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Prison Wars

November 16, 2021

Drug cartels are going to war in Ecuador prisons and hundreds of inmates are dead. What's causing the ongoing prison wars?

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On December 28, Jorge Luis Zambrano Gonzaléz was assassinated while eating at a restaurant in an Ecuadorian shopping mall. His death would spark a gang war that has turned Ecuador’s prisons into some of the most dangerous places on Earth.

Ecuador, situated on the Pacific ocean between cocaine-producing Colombia and Peru, is a major hub for drug trafficking. Gonzaléz, better known as Rasquiña, was the leader of Los Choneros, a powerful Ecuadorian gang that imports cocaine from neighboring countries and exports it from Pacific ports.

Rasquiña was arrested in 2011 and later sentenced to 20 years in jail. Yet even behind bars, he oversaw Los Choneros’ operations. By 2019, Rasquiña and other gang members were so powerful that the president declared a national prison crisis. To reduce their influence, gang members were redistributed across the prison system.

The policy had the opposite effect as intended: Rather than limit gang influence, it spread it. Los Choneros subsidiaries arose across the country, and rival gangs formed to counter them. A judge later reduced Rasquiña’s sentence, resulting in his early release in June 2020. When he was killed 6 months later, in December, the prisons were primed to explode.

Not wanting to be caught off guard, the gangs began preparing for battle. On February 22, prison authorities seized weapons from a group of Los Choneros inmates, alleging they were to be used for attacks on 4 rival gangs. The next day, the rival gangs took advantage of the disarmament to launch an assault. On February 23, 79 inmates were killed at 4 prisons across Ecuador. More Ecuadorian inmates died that day than in 2019 and 2020 combined.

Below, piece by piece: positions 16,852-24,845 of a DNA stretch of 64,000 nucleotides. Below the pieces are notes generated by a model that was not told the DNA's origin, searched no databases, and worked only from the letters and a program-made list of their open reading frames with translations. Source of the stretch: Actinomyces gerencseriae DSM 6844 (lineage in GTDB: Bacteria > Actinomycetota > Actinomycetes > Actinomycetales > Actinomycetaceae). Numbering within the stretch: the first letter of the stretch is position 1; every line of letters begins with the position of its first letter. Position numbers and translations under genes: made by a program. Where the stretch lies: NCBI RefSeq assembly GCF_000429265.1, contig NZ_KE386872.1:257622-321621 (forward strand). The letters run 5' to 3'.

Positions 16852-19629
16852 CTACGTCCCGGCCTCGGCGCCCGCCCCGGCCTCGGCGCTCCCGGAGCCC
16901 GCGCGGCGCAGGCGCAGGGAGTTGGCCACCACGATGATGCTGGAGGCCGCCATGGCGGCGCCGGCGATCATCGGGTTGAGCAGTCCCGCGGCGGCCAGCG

The prison war has been ongoing since then. In July, a battle left 22 dead. In September, the worst in Ecuadorian history killed 118. After that, the president declared a state of emergency in the country’s prisons. Even so, a battle on Sunday left 68 more people dead.  

Activists and inmates’ families have been calling on the government to protect prisoners and improve their conditions. While the country’s prison system is built to hold 30,000 people, it holds an estimated 40,000. Poor security allows inmates access to weapons, some of which are high-caliber and explosive. Corruption exacerbates the problems: Since last October, the directors of 3 prisons, including the country’s largest, have been dismissed for corruption, misconduct, or organized crime ties.  

The government is spending $24M to improve prison conditions, has set up services to help the families of inmates, and has released some prisoners. The president has deployed troops to guard the prisons, however the courts won’t let the troops into the prisons, saying a longer-term fix is necessary.

Making matters more complicated are the Mexican cartels, which the government and analysts say are waging war against each other through Ecuadorian gangs. In the words of a former Ecuadorian intelligence official, “transnational organized crime has permeated” the prison system.

On Monday, in the wake of the latest riot, the president appointed new heads to the military, prison system, and army. To end Ecuador’s prison war, though, there will be no easy fix.

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